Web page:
PS516M.J

Psychosocial Oncology and Palliative Medicine

Credits: 4.00 CREDITS (Clinical Elective)
Sites: BWH, DFCI
Directors: Peteet, John Raymond; Schaefer, Kristen Gallion
Prerequisites: HMS Principal Clinical Experience (Core Clinical Clerkships) or equivalent
Offered: Full time for one month. Not offered in July and August. Not offered in April 2016.
Open to Exclerks: Yes (may be restricted for international students)
Description:
This course provides opportunities to develop knowledge and skills in the comprehensive care of patients and their families with serious illness at any stage of their disease, including the end of life and those with cancer and non-cancer diagnoses. Management of symptoms such as pain and nausea, anxiety and depression, psychosocial and spiritual support of patients and families, decision making, communication, coordination of care and bereavement care will be emphasized. Students will participate actively with residents, fellows, and members of the interdisciplinary team (nurses, SW, chaplain, pharmacy) on the psychosocial oncology and palliative care teams providing these patients with expert interdisciplinary care. Shared activities include collaborative interviews with faculty members; assessment, management recommendations for, and follow-up of patients; teaching rounds; and a range of conferences examining the clinical, ethical and research aspects of comprehensive palliative and end of life care. Senior palliative medicine and psychiatric staff supervise clinical work, acquisition of a knowledge base, and preparation of a brief presentation on a topic of the student’s interest. Student interested in pediatric palliative care may choose to shadow the Boston Children’s Hospital/DFCI pediatric palliative care team for one day of the rotation. Course Directors - John Peteet, MD and Kristen Schaefer, MD. Clinical sites: BWH, DFCI.
Learning Goals:
To assess and formulate a management plan for addressing (a) anxiety, depression and other common problems of oncology patients seen in psychiatric consultation and (b) distressing symptoms such as pain, nausea, dyspnea, and insomnia in cancer and non-cancer patients.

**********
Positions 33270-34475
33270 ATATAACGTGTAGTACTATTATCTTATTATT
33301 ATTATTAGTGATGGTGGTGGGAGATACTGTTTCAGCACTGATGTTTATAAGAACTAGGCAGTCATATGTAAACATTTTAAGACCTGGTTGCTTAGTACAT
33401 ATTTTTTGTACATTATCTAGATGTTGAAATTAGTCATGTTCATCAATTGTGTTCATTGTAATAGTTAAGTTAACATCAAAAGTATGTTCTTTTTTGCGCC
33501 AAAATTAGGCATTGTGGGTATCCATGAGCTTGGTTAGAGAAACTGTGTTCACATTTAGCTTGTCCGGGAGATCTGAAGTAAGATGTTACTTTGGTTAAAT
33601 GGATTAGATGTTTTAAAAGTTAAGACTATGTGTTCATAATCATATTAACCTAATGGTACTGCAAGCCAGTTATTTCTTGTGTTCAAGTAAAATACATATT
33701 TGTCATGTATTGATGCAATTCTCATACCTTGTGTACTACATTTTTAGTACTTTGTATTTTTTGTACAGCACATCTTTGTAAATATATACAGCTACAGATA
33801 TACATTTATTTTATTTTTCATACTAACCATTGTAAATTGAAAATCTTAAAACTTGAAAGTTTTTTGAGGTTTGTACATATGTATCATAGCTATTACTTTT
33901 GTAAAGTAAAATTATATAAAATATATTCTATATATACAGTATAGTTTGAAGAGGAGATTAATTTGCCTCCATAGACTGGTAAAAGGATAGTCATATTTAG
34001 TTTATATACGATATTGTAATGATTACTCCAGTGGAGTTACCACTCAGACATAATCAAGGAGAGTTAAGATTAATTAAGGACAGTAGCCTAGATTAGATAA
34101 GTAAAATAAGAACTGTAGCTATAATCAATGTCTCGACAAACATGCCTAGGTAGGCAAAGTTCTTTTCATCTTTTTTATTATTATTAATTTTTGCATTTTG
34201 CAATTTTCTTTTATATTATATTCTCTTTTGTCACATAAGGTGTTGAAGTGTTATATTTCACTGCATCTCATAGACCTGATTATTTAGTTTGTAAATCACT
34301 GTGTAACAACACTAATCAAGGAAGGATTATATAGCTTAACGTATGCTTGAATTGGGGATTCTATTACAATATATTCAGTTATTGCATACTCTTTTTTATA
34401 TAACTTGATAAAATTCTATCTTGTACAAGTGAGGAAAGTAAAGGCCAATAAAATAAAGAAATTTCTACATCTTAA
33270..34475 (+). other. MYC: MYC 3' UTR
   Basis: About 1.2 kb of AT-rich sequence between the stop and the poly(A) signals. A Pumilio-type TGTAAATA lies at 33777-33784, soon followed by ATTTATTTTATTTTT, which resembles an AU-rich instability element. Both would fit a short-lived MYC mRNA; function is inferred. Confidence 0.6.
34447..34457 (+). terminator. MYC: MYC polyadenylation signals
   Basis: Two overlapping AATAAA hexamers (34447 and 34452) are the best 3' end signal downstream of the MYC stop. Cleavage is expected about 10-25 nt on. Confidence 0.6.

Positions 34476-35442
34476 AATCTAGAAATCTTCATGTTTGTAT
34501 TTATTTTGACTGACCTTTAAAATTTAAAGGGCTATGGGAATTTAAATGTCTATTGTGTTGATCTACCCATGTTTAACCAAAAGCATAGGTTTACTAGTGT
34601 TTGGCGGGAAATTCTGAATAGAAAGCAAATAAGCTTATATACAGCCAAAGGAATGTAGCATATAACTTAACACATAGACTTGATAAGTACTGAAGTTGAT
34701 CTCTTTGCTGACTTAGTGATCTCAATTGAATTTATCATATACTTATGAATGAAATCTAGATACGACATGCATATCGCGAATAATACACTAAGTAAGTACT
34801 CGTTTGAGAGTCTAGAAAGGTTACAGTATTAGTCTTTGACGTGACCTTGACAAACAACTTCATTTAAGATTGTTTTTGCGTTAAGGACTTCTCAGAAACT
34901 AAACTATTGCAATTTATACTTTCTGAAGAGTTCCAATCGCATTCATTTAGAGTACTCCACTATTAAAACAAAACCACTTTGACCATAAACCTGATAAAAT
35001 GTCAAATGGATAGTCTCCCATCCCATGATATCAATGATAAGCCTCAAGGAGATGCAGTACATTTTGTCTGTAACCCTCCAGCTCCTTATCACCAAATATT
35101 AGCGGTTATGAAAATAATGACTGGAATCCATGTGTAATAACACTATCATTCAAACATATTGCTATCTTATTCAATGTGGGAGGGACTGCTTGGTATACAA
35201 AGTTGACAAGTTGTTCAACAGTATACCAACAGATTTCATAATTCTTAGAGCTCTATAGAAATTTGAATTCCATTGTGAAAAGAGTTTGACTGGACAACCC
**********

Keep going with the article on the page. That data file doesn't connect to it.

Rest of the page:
To apply pharmacologic principles to the treatment of seriously ill patients needing psychotropic and/or analgesic or other palliative medications, and to choose non-pharmacologic therapies appropriate to the patients’ needs.
To work effectively with an interdisciplinary team of palliative care professionals (representing medicine, anesthesia, psychiatry, nursing, social work and chaplaincy) in the care of patients and their families.
To articulate ethical principles involved in choices regarding end of life care, such as designation as DNR, DNI, the use of proxies and living wills, withdrawal of treatment and assisted suicide.
Incorporation of Basic Science Content and Evidence-Based Medicine:
A reading syllabus, discussion on rounds, and preparation of a final presentation incorporate evidence based scholarship into learning about practical problems.
Evaluation:
Faculty will use the following means to assess students’ mastery of the above learning objectives:

(1) Observed interviews of or consultations with patients, and of the student’s formulation and discussion.
(2) Write-ups of patients seen on the Psychosocial Oncology and Palliative Care Services.
(3) Assessment during supervision and team rounds of the student’s ability to integrate the issues involved in an organized and comprehensive manner.
(4) A brief scholarly oral presentation (or equivalent paper) during the student’s final week.
(5) Review of the student’s answers to pre- and post-test questions.

Course directors will monitor and review the progress of the student on a weekly basis.
Grade Criteria:
High Honors:
Exceptional performance eliciting and synthesizing data, interviewing and following patients, participating actively in team activities, utilizing relevant literature in clinical formulations and final presentation.
Honors:
Superior performance eliciting and synthesizing data, interviewing and following patients, participating actively in team activities, utilizing relevant literature in clinical formulations and final presentation.
Satisfactory:
Adequate attention to and synthesis of clinical data, satisfactory relationships with patients, average participation in team activities and use of evidence based resources. Meets attendance, documentation and professionalism responsibilities.
Unsatisfactory:
Inadequate attention to clinical data, unempathic or incomplete patient interviewing, poor write-ups, unexcused absenses, neglected scholarly responsibilities and/or unprofessional conduct.
Copyright © 2017 by the President and Fellows of Harvard College